4. Cam Whitmore, F, Villanova Wildcats
Cam Whitmore was long considered a five-star recruit during a standout prep career in Maryland, but his strong play on the All-Star circuit and dominance during the FIBA Americas U18 Championships in the summer suddenly has him getting hyped as a potential top-five pick. No one in this class has a better combination of size, speed, and power. At 6’6, 240 pounds, Whitmore plays basketball like a middle linebacker with a 40-inch vertical: he relentlessly attacks the rim on drives, in transition, and as an offensive rebounder, using his big frame and incredible leaping ability to consistently finish at and above the rim. If Whitmore has a runway and time to load up, there aren’t many rim protectors who are going to be powerful enough to deny him a bucket.
Whitmore’s three-point shot will be his biggest swing skill. At the moment, he projects as a low volume shooter who can hit them at a decent clip if he’s wide open on a spot-up. His defense will also be worth monitoring: is he too bulky to stick with wings darting around screens on the perimeter? Is he better used as a weak-side rim protector inside? There hasn’t been a freshman freight train in college hoops like this since Zion Williamson. His debut has been delayed because of a surgically-repaired thumb, but his immense physicality gives him a great chance to be an instant-impact freshman when he eventually takes the floor.
3. Dariq Whitehead, G, Duke Blue Devils
Dariq Whitehead is the latest star from Florida prep powerhouse Montverde Academy, going from a sidekick alongside older stars Cade Cunningham, Scottie Barnes, and Moses Moody early in his high school career to the team’s leading man as a senior. Now Whitehead is poised to be the first freshman star of the post-Coach K era at Duke. The 6’5 combo guard has the right mix of open floor athleticism, halfcourt skill, and defensive upside to demand looks in the top-10 or even the top-five of the 2023 draft.
Whitehead has impressive speed as a ball handler in transition, and a quick first step against a set defense. He’s a very good leaper when he gets into the paint, showing the ability to rise off one foot or two for finishes above the rim. Whitehead is also a heady passer, one that’s developing his live dribble chops while already possession the ‘connective’ traits as a quick ball-mover that coaches love to see. Whitehead should also be a plus on the defensive end, using a 6’8 wingspan and big frame to harass smaller ball handlers. The swing skill is again the three-point shot, but Whitehead certainly has the confidence to take it often off the dribble. When it goes in, there’s a convincing argument that Whitehead is the second most complete guard in the draft behind Henderson. Pro scouts will want to see good shot selection and fewer variances in accuracy when he lets it fire from deep. If the jumper is falling, Whitehead is one of the most well-rounded players in this year’s class.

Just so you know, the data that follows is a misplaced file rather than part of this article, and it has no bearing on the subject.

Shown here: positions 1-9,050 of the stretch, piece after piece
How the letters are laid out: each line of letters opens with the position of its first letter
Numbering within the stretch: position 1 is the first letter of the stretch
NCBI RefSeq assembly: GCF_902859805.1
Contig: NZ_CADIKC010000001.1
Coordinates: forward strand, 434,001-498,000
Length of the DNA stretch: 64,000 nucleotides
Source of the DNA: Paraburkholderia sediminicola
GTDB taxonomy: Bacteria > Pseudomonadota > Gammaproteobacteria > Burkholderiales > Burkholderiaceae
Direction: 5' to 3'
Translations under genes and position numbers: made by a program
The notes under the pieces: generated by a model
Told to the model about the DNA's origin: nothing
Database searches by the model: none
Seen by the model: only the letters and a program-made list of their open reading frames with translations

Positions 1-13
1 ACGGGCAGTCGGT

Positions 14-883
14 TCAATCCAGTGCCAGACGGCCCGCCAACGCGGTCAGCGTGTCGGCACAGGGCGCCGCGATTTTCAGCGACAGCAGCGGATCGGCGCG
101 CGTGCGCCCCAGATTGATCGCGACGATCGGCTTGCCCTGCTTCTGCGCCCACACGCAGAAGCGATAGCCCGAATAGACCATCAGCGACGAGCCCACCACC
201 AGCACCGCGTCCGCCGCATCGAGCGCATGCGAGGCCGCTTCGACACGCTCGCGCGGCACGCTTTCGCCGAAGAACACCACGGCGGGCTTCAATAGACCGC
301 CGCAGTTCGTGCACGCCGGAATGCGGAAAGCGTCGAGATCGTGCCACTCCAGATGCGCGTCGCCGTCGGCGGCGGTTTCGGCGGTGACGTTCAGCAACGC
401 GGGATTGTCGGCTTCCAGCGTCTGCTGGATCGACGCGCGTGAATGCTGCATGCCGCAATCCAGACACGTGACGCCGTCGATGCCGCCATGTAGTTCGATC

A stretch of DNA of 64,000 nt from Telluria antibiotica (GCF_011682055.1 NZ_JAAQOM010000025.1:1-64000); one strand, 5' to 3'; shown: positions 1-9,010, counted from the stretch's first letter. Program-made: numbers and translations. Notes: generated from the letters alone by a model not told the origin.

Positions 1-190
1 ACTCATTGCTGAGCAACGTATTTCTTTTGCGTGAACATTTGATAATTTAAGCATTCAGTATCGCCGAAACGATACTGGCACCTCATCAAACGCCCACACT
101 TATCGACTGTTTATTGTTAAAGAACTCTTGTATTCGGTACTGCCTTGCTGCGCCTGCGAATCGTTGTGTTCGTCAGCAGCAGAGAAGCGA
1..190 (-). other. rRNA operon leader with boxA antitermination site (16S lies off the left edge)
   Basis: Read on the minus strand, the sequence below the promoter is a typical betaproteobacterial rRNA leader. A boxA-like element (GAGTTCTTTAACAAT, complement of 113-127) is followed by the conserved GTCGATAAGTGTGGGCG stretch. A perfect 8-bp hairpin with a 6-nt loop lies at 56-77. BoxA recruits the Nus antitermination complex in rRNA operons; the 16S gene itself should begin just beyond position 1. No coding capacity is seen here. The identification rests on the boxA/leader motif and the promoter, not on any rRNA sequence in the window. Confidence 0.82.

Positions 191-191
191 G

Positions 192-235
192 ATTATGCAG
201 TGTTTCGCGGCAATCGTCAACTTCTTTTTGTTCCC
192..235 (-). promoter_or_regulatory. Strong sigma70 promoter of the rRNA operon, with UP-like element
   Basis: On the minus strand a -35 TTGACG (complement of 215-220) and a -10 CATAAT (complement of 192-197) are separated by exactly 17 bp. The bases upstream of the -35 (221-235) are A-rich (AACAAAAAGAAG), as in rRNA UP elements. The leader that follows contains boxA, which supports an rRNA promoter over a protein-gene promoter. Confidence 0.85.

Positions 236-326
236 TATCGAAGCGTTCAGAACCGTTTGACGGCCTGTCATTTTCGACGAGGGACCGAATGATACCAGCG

2. Cason Wallace, G, Kentucky Wildcats
Cason Wallace is next in the long line of great guards to come out of Texas (Marcus Smart, Tyrese Maxey, Jimmy Butler, etc.) playing with an undeniable nasty streak. He’s also the next freshman star for John Calipari at Kentucky. At 6’4, 195 pounds, Wallace is a lockdown defender at the point of attack who is going to stockpile steals, deflections, and blocks against overmatched opposing guards all season. He’s incredibly difficult to screen and he’s seemingly never out of a play on the defensive end with tremendous closing speed and the length to challenge shots from a variety of angles. He has the strength to take on bigger assignments on switches, and will also make an impact as a roaming off-ball defender. His intensity on the defensive end will draw comparisons to Smart and Jrue Holiday, but he should have real offensive utility in the NBA, too.
Wallace can switch between either guard role on offense. He’s a good enough driver to bend defenses by getting into the paint and kicking out to teammates. He also has connective traits as a floor spacing shooter and quick ball-mover around the perimeter. Just how reliable he’ll be as an outside shooter will be a question mark for Wallace, but Kentucky will feel comfortable letting him take the open ones. There aren’t many players in this draft class who will pack the box score the way Wallace does on an every night basis. The Wildcats will still feel like the veteran team we saw last year, but now they have a stud freshman guard to serve as the proverbial head of the snake.
1. Nick Smith Jr., G, Arkansas Razorbacks
Nick Smith Jr. is a lightning-quick 6’4 guard who sky-rocketed up the class rankings as a high school senior, going from a four-star recruit ranked in the late 30s to the No. 1 player in the country, according to 247 Sports. He decided to stay home and play for his in-state Arkansas Razorbacks, where he’s the crown jewel of a class that includes two other McDonald’s All-Americans with legitimate aspirations to be one-and-done first round picks in Jordan Walsh and Anthony Black. Unfortunately, Smith has been sidelined to start the year for the Razorbacks with what the program is calling “right knee management.”
When Smith does take the court, he’s expected to be the most electric freshman scorer in college basketball who projects as a dynamic offensive threat both on- and off-the-ball. Smith is a fast and shifty ball handler who can burn his initial defender and collapse the defense by getting into the paint. He’s has great flexibility and body control in tight spaces, with soft touch on floaters and the creativity to get off his shot from a variety of angles. Smith also has deep range on his jumper out to the NBA line, whether he’s pulling up off the dribble or spotting up. Smith looks good playing off the ball, showing the ability to space the floor, attack closeouts, and run late shot-clock actions in the mold of professional scorers like Jordan Poole and Jordan Clarkson. There are some intriguing passing flashes here, too. He could be a killer in the pick-and-roll as he continues to hone his playmaking. Smith lacks the bulk to finish through contact in the paint, and he’s never really had the elite leaping ability to finish above the rim. His best NBA fit might come next to a bigger primary initiator, but for now, Smith should be one of the best scorers and best shot creators in the class.